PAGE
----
1936 at 426 - 17th St.

Coleman Studio (also Coleman Photographic Studios) was a portrait studio beginning in 1924. c.1940 it became Colbourn Studio. For most of the time it was open, the studio was at 426 - 17th Street in the Wakefield Building, at one time having space on 3 floors and employing a number of photographers. Numerous portraits published in Oakland newspapers in the 1920s, 30s, and 40s were taken by them.

Coleman Studio

The studio started in 1924 when Kee Coleman and his wife Grace O'Neal (Coleman) bought out Kee Coleman's former partner, George Novak, and took over Novak Studio. At that time, the studio was at 510 - 15th Street. They announced they were expanding the studio because of increasing business. 1 Some early photos are still credited "Novak-Coleman photo." 4

In 1926, they moved to 426 - 17th Street. In 1928, they remodeled the third floor into 'Kiddyland', a studio specifically for photographing children. 2 Business must have been good, because in 1929 they acquired Habernicht Studios including the services of E.E. Johanson and the other personnel. 3

1931 brought big changes. A fire nearby at 1720-1724 Broadway in February was initially reported to have destroyed numerous negatives. 5 But an ad a week later assured people that no negatives had been lost, and there was no interruption to service.

Then in September 1931, Grace Coleman filed for divorce from Kee Coleman. 6 In the settlement, Grace kept the Oakland studio, and Kee kept the San Francisco studio which they had opened c.1929. His photos are credited "Kee Coleman photo" beginning around that time. (Kee also had a studio in Sacramento for a time. Sadly, Kee took his own life in 1946, but the Kee Coleman studio in San Francisco seems to have kept on for many years after that.)

1935 ad

Colbourn Studio

Frank Colbourn, Jr., son of city commissioner Frank Colbourn, was a partner from c.1935. In 1936, Grace Coleman and Frank Colbourn had the studio remodeled. On 3 floors, it had 2 camera rooms, 3 dressing rooms, upstairs and downstairs lounges, office space, and a makeup room. 7 In 1940, ads started using Colbourn Studio - formerly Coleman Studio, and some photos were credited "Colbourn-Coleman photo." A 1941 article mentions they employed 15 artists, though it doesn't specify how many were photographers, touch up artists, makeup artists, etc. 8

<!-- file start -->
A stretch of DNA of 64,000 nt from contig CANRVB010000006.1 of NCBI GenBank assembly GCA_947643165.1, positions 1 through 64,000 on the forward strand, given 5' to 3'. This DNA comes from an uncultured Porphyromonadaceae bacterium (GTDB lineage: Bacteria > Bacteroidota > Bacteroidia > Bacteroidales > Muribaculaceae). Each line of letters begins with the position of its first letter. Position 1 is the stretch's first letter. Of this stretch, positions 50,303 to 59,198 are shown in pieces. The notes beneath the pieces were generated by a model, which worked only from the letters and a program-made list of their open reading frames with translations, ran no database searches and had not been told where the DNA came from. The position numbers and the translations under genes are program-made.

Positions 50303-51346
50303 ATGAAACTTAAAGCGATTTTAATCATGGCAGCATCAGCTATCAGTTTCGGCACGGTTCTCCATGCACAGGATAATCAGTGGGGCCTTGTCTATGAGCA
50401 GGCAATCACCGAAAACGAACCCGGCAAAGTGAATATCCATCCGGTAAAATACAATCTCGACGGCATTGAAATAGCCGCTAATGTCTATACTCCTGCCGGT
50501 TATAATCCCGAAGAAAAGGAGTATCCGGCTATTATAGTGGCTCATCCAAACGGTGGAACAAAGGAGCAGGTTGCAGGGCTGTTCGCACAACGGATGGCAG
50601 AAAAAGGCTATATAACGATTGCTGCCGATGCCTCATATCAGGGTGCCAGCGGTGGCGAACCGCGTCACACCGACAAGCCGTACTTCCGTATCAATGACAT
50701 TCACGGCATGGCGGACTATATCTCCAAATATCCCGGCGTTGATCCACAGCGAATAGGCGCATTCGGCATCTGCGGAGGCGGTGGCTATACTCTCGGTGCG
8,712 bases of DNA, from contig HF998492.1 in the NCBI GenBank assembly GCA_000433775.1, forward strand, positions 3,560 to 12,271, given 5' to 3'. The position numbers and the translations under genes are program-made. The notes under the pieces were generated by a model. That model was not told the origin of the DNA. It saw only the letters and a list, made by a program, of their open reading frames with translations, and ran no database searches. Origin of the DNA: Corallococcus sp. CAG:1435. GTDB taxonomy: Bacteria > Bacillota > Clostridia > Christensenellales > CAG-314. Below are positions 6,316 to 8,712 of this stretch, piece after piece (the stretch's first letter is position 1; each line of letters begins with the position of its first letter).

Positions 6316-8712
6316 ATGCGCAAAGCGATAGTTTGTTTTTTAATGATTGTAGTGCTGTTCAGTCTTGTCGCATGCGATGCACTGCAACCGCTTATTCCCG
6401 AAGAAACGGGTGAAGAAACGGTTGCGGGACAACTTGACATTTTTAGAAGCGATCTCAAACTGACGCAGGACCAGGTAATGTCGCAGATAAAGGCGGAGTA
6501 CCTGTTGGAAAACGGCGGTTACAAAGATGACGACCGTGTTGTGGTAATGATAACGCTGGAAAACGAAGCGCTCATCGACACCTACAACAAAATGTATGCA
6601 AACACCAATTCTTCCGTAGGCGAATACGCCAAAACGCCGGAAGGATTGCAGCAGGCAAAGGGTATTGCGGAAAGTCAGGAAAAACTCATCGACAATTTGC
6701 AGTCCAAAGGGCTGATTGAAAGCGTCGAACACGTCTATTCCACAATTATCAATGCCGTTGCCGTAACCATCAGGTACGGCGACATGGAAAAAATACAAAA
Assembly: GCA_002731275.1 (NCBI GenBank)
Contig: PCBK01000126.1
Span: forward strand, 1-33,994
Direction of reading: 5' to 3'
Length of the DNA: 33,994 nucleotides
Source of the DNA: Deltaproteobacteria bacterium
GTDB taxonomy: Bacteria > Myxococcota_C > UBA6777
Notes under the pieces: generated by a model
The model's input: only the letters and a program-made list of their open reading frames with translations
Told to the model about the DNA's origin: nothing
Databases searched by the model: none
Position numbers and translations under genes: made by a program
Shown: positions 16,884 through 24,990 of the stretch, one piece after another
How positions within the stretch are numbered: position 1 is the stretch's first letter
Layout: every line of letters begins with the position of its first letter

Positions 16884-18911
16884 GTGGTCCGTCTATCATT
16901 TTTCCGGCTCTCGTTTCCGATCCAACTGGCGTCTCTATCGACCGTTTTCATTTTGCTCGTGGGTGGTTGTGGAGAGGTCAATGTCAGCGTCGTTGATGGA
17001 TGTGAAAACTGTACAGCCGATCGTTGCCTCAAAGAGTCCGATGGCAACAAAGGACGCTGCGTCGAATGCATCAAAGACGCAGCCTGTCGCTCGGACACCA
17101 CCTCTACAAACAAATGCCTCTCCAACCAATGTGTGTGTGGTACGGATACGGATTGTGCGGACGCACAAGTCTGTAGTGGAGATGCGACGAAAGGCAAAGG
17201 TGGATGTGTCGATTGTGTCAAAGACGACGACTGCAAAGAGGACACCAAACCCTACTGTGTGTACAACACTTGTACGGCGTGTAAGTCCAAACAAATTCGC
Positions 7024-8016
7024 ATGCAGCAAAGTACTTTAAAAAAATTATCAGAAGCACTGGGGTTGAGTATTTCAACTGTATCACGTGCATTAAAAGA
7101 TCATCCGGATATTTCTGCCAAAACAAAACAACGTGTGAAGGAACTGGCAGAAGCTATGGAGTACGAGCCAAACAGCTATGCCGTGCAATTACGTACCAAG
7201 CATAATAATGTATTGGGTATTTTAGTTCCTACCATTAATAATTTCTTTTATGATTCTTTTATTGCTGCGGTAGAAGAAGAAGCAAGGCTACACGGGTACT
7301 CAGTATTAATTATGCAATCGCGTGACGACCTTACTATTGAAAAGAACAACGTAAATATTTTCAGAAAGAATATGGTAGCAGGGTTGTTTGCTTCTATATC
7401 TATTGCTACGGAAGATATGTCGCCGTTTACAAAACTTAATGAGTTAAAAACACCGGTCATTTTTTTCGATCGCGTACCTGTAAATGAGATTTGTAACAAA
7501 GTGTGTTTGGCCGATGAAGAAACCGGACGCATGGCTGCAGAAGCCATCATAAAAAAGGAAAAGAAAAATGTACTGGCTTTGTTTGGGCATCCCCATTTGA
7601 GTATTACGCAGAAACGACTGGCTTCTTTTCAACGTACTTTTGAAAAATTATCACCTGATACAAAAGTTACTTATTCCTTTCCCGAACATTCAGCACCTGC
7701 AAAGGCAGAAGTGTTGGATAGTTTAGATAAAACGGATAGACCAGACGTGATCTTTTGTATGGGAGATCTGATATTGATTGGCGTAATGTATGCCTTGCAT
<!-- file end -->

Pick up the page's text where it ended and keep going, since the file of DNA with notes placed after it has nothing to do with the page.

It's unknown when Colbourn Studio closed, but Frank is still listed as a photographer in the 1950 census, and newspaper ads appear into the early 1950s. The 1953 directory lists Frank working for the Bankers Life Insurance Company of Nebraska in the Latham Square Building, and living in Piedmont.

In 1951, a few photos are credited "Dorothy Colbourn photo." Dorothy Dibble (Colbourn) was Frank Colbourn, Jr.'s third wife. Dorothy Dibble was listed as a photographer at Colbourn Studio in the 1943 directory; they married in 1944.

Oddly enough, the engagement photo of Frank's first wife, Frances Carter (Colbourn) had been taken by Novak-Coleman Studio c.1925. 4

Frances Carter (Colbourn) 1925 41926Frank Colbourn, Sr. 1929 193919401940

Links and References

  1. Will Enlarge Studio Oakland Tribune October 26, 1924
  2. 'Kiddyland' Is New Department Of Coleman's Oakland Tribune July 22, 1928
  3. ad Oakland Tribune July 14, 1929
  4. Colbourn Jr. Finds Cupid In Leash Oakland Post Enquirer June 27, 1925
  5. 6 Flame-Swept Business Houses Lose $220,000 Oakland Tribune February 21, 1931
  6. Wife Says Mate's Employees Call Him 'Daddy' and 'Papa' Oakland Tribune September 18, 1931
  7. Photo Studio Is Modernized Oakland Tribune April 12, 1936
  8. Portraits Specialty At Colbourn Studio Oakland Tribune January 19, 1941